Category Archives: Events and People

Say “Hallo” to Bart King, the Kingsessing Cricketer

A slice of England in West Philadelphia? There was once a “Sherwood Forest” — a grove of trees that stood at the intersection of 58th Street and Baltimore Avenue. Nearby was the Belmont Cricket Club at the intersection of  S. 50th Street and Chester Avenue, which for a few short years competed against the still-extant […]
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Zanghi’s Revenge: A Pivotal Mobster Moment

The third attempt on John Avena’s life took place on March 11, 1927 as the 32-year old gangster stepped out of a restaurant at 822 South 8th Street. Avena knew exactly who was behind the failed hit. And, as we learned last time, he had no intention of turning anyone in. “I like to settle […]
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Big Band Jazz in Philadelphia

Broad Street’s former Pearl Theater was the site of a historic moment in 1932. Bennie Moten and the Kansas City Stompers, key parts of the Big Band Jazz movement in the first half of the century, played so well that, according to The One O’Clock Jump by Douglas Henry Daniels, the crowd demanded encore after encore, […]
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A century of Philadelphia parties

By Brady Dale. With Spring set to usher in the city’s inexhaustible festival season, we can’t help but dream about gathering with friends, neighbors and acquaintances. Big parties are an anchor of any city and Philadelphia has a long, proud history of them. From the dozens of legendary Fourth of July’s to the annual Mummers […]
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Philadelphia Marathon: 54 races later, its first winner still stands out

The Philadelphia Marathon was host to to is 54th annual race last weekend, with more than 30,000 participating runners. That’s an incredible amount of growth from its humble beginnings in the 1950s; the second Philadelphia Marathon drew about twenty runners, according to this account. The pioneers of that race might be surprised today to see […]
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Alexander Johnston Cassatt: The Man Who Spanned the Hudson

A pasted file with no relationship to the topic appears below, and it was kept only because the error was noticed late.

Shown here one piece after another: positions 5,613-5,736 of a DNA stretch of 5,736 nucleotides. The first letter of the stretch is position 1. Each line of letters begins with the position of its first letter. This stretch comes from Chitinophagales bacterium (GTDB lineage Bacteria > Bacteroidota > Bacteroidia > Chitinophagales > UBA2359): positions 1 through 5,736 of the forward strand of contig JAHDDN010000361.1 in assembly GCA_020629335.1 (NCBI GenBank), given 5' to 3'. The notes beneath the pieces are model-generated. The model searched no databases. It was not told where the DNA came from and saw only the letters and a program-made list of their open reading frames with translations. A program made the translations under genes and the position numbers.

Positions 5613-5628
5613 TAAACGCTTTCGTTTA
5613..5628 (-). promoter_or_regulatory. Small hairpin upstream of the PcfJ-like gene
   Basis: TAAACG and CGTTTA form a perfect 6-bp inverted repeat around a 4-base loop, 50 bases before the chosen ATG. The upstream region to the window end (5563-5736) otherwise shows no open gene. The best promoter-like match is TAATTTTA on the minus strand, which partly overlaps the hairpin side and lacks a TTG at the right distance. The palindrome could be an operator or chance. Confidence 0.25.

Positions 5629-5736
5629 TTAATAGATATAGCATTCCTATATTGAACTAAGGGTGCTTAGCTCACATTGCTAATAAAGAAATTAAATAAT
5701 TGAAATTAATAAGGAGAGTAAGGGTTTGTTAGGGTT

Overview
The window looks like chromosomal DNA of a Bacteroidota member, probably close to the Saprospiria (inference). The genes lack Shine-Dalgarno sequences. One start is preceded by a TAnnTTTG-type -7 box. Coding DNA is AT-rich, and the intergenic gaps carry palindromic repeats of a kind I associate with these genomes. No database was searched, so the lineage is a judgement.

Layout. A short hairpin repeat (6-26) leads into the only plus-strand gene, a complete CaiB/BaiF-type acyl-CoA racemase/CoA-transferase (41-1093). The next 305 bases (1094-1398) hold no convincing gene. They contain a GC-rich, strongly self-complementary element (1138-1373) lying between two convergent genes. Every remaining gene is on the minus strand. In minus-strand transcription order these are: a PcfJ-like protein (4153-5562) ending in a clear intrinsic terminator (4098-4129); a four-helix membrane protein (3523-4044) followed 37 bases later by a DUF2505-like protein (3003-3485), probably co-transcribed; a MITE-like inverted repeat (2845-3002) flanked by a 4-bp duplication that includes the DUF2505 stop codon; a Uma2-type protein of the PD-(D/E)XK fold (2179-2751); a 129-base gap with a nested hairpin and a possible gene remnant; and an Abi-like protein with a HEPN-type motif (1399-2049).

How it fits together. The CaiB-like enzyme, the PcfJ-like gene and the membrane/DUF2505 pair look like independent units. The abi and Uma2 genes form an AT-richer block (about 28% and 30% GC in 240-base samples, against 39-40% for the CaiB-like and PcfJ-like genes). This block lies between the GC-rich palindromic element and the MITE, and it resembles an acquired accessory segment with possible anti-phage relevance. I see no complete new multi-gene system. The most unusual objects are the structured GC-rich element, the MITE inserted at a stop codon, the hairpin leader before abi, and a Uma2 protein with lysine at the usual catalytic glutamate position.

Alexander J. Cassatt (1839-1906) was not a Philadelphian.  He was a Pittsburgh transplant who had started his career as an engineer with the Pennsylvania Railroad, and proved himself to be a master of transportation logistics.  As vice president of “The Railroad,” Cassatt enjoyed the good life.  He was the proud owner of a Frank Furness-designed […]
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If Rudolph Koenig Attended the Philadelphia Science Festival & Philly Tech Week

Rudolph Koenig’s full “Philosophical Apparatus” demonstrated at the 1876 Philadelphia Centennial Exhibition. The Philadelphia Science Festival and Philly Tech Week 2013 presented by AT&T both return this week, for their coinciding 10-day-long homage to the thriving science and technology communities in Philadelphia. But Philadelphia’s excitement about new, sometimes oddball technology has precedent that reaches at least […]
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Happy Holidays from PhillyHistory Blog

The first public tree goes up in Independence Square in 1913. Lists reflecting on the bests and worsts of the waning year are nearly as abundant as egg nog and cardboard-flavored cookies in the weeks leading up to the holidays. But unlike the transience of yearly in memoriams, Philadelphia’s rich tradition of holiday decorations is […]
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William Warren Gibbs: The Rise and Fall of A Gilded Age Promoter

William Warren Gibbs arrived in Philadelphia around 1880 with little more than a smooth tongue and gas-making equipment for sale.  Born in 1846 in the small town of Hope, New Jersey, Gibbs dropped out of school to work in a local store, and then married Frances Ayres Johnson, the daughter of a prominent Hackettstown merchant. […]
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“The Cliffs”: Fairmount Park Ruins with a Link to Joseph Wharton

During the winter months, drivers along the Schuylkill Expressway may notice the broken shell of a house near the Girard Avenue Bridge.  Its battered, honey-colored walls are marred by bright graffiti. Its roof is gone, windows vacant. This forlorn ruin, once known as “The Cliffs,” was long ago the childhood home of one of America’s […]
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